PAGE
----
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Cottonseed is full of protein but toxic to humans and most animals. The U.S. Department of Agriculture this week approved a genetically engineered cotton with edible seeds. They could eventually feed chickens, fish — or even people. Courtesy of Lacey Roberts/Texas A&M University hide caption

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Courtesy of Lacey Roberts/Texas A&M University

Not Just For Cows Anymore: New Cottonseed Is Safe For People To Eat

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A new analysis of what were initially thought to be microbial fossils in Greenland suggests they might instead just be mineral structures created when ancient tectonic forces squeezed stone. While most of the structures point in one direction, the red arrow shows that some point in the other direction. Courtesy of Abigail Allwood hide caption

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Courtesy of Abigail Allwood

Geologists Question 'Evidence Of Ancient Life' In 3.7 Billion-Year-Old Rocks

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Black men are twice as likely as whites to die from prostate cancer, one of the deadliest cancers that affect males. Tetra Images/Getty Images/Tetra images RF hide caption

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Tetra Images/Getty Images/Tetra images RF

The authors of a new study on veterinarians and mental health say vet school should include more training on how to cope with the moral distress vets face when asked by pet owners to do things that are against their medical judgment. Anya Semenoff/Denver Post via Getty Images hide caption

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Anya Semenoff/Denver Post via Getty Images

The Great Synagogue in Vilnius, Lithuania's capital, was built in the 17th century. Vilnius served as a center of Jewish life in Eastern Europe before World War II. Collection of Zusya Efron, Center for Jewish Art, Hebrew University of Jerusalem hide caption

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Collection of Zusya Efron, Center for Jewish Art, Hebrew University of Jerusalem

Excavation Of Lithuania's Great Synagogue Highlights A 'Painful Page' From History

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"We have only begun to scratch the surface of the complex problems inherent in figuring out ... the brain's inner workings," said Paul Allen in 2012. Kum Kulish/Corbis/Getty Images hide caption

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Kum Kulish/Corbis/Getty Images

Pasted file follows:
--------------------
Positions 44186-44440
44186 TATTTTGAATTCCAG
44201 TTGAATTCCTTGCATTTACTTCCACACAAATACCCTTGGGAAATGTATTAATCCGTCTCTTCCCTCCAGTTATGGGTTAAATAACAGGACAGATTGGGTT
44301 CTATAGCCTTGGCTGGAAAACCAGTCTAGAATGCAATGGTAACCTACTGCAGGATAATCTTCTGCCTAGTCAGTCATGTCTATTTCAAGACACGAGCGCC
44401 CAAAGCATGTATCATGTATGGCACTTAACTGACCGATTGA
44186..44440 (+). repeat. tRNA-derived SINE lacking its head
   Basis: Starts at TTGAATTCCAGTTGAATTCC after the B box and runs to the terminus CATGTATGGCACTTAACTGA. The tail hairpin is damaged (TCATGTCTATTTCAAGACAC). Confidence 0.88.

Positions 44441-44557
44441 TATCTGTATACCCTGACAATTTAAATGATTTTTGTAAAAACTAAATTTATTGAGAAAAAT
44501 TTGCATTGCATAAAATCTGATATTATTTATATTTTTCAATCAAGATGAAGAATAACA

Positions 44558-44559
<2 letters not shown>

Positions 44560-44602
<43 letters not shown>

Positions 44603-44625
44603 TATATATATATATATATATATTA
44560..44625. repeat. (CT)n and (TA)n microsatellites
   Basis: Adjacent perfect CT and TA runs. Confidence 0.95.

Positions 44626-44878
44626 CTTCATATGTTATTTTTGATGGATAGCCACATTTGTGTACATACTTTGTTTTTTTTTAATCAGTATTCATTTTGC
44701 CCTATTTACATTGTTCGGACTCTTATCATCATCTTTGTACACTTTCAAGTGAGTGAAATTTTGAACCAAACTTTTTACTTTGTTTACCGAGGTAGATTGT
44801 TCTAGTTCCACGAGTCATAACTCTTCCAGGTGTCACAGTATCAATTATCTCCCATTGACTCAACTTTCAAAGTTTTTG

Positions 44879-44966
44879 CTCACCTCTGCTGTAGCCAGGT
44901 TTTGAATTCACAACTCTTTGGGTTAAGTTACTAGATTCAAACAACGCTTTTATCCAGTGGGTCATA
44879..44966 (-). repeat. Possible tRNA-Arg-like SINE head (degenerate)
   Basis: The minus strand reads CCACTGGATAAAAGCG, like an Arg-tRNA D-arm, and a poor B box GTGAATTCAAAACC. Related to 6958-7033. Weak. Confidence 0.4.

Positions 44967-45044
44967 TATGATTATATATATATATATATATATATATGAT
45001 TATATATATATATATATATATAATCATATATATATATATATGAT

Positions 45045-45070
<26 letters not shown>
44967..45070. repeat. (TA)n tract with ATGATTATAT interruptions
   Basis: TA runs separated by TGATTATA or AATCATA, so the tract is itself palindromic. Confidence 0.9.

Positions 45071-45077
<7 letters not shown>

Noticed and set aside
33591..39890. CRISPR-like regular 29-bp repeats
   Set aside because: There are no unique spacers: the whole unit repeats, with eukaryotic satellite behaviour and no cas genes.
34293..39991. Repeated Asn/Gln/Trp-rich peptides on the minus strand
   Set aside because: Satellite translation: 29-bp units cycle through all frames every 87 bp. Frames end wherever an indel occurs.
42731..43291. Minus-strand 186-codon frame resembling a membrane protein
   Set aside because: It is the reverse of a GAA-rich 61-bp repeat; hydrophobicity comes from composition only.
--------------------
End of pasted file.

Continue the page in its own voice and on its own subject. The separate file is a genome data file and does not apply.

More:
The cost of a pint of beer could rise sharply in the U.S. and other countries because of increased risks from heat and drought, according to a new study that looks at climate change's possible effects on barley crops. Peter Nicholls/Reuters hide caption

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Peter Nicholls/Reuters

A house being rebuilt in Sonoma County where the Tubbs fire burned last year. The Tubbs fire was the most destructive fire in California history, destroying more than 5,000 structures. Lauren Sommer/KQED hide caption

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Lauren Sommer/KQED

Getting Back What You Lost — Rebuilding In A Wildfire Zone

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Wyoming attorney Karen Budd-Falen, recently named as Deputy Solicitor for Parks and Wildlife at the Department of the Interior, sits in her law office in Cheyenne, Wyo. Mead Gruver/AP hide caption

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Mead Gruver/AP

According to the law in most states, health care providers own patients' medical records. But federal privacy law governs how that information can be used. And whether or not you can profit from your own medical data is murky. alicemoi/Getty Images/RooM RF hide caption

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alicemoi/Getty Images/RooM RF

If Your Medical Information Becomes A Moneymaker, Could You Get A Cut?

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Jeff Van Horn, a land surveyor for the oil and gas industry, worries that Colorado's Proposition 112 would hurt industry growth. It seeks to dramatically increase the distance between wells and homes to 2,500 feet. Grace Hood/CPR hide caption

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Grace Hood/CPR

Colorado's Anti-Fracking Measure Would Keep Wells Farther Away From Homes And Schools

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